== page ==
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New Mechanism For Cardiac Arrhythmia Discovered

Date:
September 19, 2008
Source:
Helmholtz Association of German Research Centres
Summary:
Virus infections can cause cardiac arrhythmia. Scientists have now discovered the molecular mechanism. They have demonstrated that the receptor which the virus uses to infect heart cells is normally necessary for regular heart beat. Likewise, when the receptor is absent, arrhythmia occurs. The researchers assume that the virus infection and the autoimmune disease can block the receptor which disrupts the heart's normal rhythm.

It has long been thought that virus infections can cause cardiac arrhythmia. But why has not been understood. Ulrike Lisewski, Dr. Yu Shi, Michael Radke and Professor Michael Gotthardt of the Max Delbrück Center for Molecular Medicine (MDC) Berlin-Buch, Germany, have now discovered the molecular mechanism.

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The researchers demonstrated that the receptor which the virus uses to infect heart cells is normally necessary for regular heart beat in mice. Likewise, when the receptor is absent or non-functioning, arrhythmia occurs. They assume that both the virus infection and the autoimmune disease can block the receptor which, in turn, disrupts the heart's normal rhythm.

The heart consists of two ventricles and two atria. In order to beat correctly and to pump blood through the body, specialized heart fibres generate electric signals that control the heart beat. Cardiac arrhythmia occurs when these signals are not correctly generated or forwarded. There, a receptor, which scientists call CAR, plays an important role.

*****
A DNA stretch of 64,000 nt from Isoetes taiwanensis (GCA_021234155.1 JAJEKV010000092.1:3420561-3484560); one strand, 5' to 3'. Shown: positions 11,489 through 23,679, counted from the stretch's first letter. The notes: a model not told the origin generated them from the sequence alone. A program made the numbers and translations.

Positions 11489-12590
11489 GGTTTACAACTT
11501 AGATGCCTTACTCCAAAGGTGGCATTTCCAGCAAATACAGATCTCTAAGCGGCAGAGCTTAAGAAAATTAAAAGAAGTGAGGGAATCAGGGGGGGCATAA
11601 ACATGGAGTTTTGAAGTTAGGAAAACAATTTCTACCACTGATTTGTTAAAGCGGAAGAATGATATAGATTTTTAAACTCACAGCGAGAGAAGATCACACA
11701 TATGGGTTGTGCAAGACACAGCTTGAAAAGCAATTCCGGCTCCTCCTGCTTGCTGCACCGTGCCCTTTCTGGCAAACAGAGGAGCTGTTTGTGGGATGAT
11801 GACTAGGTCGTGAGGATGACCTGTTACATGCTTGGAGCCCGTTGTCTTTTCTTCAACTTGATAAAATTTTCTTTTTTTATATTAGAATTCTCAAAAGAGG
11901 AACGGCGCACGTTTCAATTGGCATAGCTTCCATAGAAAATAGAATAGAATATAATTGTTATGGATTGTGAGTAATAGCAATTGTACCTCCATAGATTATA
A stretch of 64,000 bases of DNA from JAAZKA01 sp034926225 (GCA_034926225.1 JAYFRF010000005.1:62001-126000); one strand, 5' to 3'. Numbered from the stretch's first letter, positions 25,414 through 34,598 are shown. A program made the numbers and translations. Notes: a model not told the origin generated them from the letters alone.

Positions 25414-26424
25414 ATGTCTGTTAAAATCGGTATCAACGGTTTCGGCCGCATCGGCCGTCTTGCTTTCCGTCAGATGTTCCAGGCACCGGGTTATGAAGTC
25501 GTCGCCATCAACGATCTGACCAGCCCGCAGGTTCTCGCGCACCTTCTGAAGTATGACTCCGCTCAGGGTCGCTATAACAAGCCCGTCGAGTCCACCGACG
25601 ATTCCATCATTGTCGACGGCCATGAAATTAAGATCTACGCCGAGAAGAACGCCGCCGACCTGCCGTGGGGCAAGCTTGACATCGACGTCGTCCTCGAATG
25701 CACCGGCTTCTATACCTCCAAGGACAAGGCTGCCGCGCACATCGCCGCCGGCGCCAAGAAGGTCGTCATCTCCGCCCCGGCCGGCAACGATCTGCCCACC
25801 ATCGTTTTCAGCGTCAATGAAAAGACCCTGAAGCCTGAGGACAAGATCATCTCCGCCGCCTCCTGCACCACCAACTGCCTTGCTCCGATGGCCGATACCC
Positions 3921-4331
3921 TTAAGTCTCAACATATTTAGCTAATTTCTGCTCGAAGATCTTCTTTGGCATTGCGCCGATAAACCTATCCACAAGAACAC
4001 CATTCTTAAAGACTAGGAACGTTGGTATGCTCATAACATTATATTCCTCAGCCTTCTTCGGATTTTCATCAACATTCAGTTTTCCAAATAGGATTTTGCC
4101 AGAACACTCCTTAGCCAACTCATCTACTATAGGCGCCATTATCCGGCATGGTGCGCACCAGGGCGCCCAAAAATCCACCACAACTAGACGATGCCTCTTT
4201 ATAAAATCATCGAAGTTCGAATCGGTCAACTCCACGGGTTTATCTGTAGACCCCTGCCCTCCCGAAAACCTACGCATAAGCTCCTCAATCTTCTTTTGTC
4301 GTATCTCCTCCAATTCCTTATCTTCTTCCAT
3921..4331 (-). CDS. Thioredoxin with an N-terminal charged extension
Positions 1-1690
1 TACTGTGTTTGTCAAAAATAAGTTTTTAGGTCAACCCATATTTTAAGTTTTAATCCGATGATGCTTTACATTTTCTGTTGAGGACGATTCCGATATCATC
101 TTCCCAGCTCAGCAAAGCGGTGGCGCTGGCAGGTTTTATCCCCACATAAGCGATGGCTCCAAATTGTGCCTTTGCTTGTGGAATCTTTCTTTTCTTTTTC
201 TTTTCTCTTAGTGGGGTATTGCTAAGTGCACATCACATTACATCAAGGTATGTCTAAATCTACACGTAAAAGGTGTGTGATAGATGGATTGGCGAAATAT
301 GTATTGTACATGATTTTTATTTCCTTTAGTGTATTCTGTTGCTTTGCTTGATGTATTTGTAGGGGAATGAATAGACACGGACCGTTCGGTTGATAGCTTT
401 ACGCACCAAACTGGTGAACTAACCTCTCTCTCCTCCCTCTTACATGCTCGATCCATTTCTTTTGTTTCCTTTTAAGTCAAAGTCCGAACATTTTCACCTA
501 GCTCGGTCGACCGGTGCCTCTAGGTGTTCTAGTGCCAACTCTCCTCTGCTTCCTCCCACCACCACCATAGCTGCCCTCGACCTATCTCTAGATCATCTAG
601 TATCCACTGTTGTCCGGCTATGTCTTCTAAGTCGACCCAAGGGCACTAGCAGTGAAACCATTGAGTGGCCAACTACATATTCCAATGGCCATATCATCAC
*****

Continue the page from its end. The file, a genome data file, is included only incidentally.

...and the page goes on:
CAR stands for Coxsackievirus-Adenovirus-Receptor. It is embedded in specific cell-cell-contacts (tight junctions) of the specialized heart fibres. CAR was discovered as the critical protein responsible for virus entry during infection with Coxsackie and Adenoviruses. Its role in the adult heart was previously unknown.

To investigate CAR's task in a healthy organism, the MDC-scientists switched off the CAR-gene in adult mice. As a result, the rodents could no longer produce the receptors and developed cardiac arrhythmia. "That is an interesting observation because these special cell-cell-contacts, the tight junctions, have not been connected to arrhythmia so far", Professor Gotthardt says.

A detailed analysis of the animals showed that the transfer of electric signals from the atria to the ventricles does not work properly. "When CAR is missing, the signal can not be passed on and the heart does not beat properly," Dr. Shi says.

Professor Gotthardt now wants to investigate whether CAR is blocked in patients with arrhythmia. "However, it does not always have to be connected to a virus infection," he says. "The body's own antibodies directed against CAR could cause the disease as well."


Story Source:

The above story is based on materials provided by Helmholtz Association of German Research Centres. Note: Materials may be edited for content and length.


Journal Reference:

  1. Lisewski et al. The tight junction protein CAR regulates cardiac conduction and cell-cell communication. Journal of Experimental Medicine, 2008; DOI: 10.1084/jem.20080897

Cite This Page:

Helmholtz Association of German Research Centres. "New Mechanism For Cardiac Arrhythmia Discovered." ScienceDaily. ScienceDaily, 19 September 2008. <www.sciencedaily.com/releases/2008/09/080918101529.htm>.
Helmholtz Association of German Research Centres. (2008, September 19). New Mechanism For Cardiac Arrhythmia Discovered. ScienceDaily. Retrieved October 25, 2014 from www.sciencedaily.com/releases/2008/09/080918101529.htm
Helmholtz Association of German Research Centres. "New Mechanism For Cardiac Arrhythmia Discovered." ScienceDaily. www.sciencedaily.com/releases/2008/09/080918101529.htm (accessed October 25, 2014).

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